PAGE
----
WASHINGTON, D.C. — Kentucky Sen. Rand Paul on Wednesday implored Senate colleagues to support a sweeping overhaul of federal sentencing guidelines, saying they disproportionately affect minorities and are reminiscent of Jim Crow laws.
“There is no justice here,” said the libertarian and potential 2016 GOP presidential candidate. “It is wrong and it needs to change.”
Paul recounted from memory to a hearing of the Senate Judiciary Committee several cases he said he’d learned about where mandatory minimums had resulted in a miscarriage of justice.
He said one man, Edward Clay, was arrested with less than 2 ounces of cocaine. Even as a first-time offender, he was sentenced to 10 years in prison because of mandatory sentencing guidelines, Paul said.
“Each case should be judged on its own merits,” Paul said. “Mandatory minimums prevent this from happening.”
Paul said when he described the effects of mandatory minimum sentences, “you might think I was talking about Jim Crow laws.
The war on drugs is disproportionately affecting black males.”
He was referring to post-Civil War laws that effectively preserved racial segregation and unfair treatment for minorities.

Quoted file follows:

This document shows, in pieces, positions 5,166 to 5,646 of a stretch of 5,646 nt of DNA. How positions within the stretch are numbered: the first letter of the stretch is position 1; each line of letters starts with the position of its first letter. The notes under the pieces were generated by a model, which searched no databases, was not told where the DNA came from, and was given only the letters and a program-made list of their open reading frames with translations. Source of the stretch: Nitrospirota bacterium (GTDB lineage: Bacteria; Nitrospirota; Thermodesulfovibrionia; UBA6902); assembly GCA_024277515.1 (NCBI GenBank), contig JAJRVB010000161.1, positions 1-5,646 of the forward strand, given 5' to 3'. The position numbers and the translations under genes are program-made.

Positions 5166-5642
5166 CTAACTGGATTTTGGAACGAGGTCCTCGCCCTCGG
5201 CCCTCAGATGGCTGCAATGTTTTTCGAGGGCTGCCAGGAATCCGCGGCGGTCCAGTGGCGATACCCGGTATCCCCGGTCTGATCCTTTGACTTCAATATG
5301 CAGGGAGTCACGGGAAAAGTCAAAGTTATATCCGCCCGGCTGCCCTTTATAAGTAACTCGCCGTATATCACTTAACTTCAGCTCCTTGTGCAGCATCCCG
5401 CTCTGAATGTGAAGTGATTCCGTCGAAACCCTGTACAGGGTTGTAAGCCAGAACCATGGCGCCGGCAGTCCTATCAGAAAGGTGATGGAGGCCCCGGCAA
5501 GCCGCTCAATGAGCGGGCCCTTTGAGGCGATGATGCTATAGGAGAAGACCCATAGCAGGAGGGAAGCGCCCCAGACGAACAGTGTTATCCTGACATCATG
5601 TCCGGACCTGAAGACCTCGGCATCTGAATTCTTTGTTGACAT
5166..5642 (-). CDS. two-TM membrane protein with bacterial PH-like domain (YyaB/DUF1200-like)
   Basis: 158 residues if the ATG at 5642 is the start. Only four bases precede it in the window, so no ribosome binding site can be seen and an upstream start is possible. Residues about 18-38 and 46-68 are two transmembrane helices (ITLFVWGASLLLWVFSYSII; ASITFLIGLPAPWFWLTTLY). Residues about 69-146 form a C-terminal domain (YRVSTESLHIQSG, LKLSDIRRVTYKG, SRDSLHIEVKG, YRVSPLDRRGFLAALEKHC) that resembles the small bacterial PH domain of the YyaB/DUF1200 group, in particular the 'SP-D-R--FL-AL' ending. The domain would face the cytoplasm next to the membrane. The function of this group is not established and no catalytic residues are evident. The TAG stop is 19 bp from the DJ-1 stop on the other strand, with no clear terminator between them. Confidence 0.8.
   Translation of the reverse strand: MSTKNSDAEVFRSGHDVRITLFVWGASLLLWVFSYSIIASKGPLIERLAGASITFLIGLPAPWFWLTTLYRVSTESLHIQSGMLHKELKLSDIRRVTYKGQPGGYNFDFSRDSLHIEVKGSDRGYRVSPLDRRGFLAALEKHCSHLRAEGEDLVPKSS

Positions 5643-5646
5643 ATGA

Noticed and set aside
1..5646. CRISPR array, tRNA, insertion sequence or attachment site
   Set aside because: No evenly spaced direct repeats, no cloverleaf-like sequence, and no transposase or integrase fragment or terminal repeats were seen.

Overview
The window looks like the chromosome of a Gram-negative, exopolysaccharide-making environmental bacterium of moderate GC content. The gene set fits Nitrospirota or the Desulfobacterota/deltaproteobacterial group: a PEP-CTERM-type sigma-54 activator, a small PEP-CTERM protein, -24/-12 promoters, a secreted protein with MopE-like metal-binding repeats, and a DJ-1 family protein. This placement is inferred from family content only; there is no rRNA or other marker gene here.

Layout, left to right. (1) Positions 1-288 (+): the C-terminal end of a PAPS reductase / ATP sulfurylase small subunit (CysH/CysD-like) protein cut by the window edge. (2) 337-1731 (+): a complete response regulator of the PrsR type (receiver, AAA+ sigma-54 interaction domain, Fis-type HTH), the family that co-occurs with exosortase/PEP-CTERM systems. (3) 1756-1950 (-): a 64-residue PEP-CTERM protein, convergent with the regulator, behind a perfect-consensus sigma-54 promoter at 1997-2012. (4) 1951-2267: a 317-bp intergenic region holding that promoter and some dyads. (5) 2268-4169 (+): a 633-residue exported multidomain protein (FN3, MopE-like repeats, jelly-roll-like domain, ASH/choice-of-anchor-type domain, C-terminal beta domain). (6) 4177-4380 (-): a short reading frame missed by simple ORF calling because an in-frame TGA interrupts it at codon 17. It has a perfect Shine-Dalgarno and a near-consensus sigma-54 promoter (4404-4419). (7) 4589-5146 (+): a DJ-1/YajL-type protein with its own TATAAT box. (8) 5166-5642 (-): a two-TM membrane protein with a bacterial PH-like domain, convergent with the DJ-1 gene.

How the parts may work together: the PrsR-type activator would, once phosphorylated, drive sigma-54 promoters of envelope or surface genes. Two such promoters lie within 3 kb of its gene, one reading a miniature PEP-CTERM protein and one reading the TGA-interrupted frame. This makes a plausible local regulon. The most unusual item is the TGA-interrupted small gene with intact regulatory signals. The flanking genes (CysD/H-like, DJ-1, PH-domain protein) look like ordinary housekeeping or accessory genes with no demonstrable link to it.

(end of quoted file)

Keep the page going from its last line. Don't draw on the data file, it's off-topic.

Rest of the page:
Paul has drafted legislation with Senate Judiciary Committee Chairman Patrick Leahy to give judges wider latitude to craft their own sentences as one way to relieve prison overcrowding and bring down the exploding costs of running prisons. The committee is looking at that bill and another that focuses on waiving mandatory minimum prison terms in some drug cases.
There are more than 218,000 federal prisoners, according to the Bureau of Justice Statistics, a number that grown from about 25,000 federal prisoners in the 1980s, when many mandatory penalties were put in place.
Wednesday’s hearing was the first step in what supporters hope will be legislative action by the end of the year. The Senate Judiciary Committee has not yet scheduled a meeting to discuss the bills affecting mandatory sentences. But Leahy has said repeatedly he would like to press forward on the issue.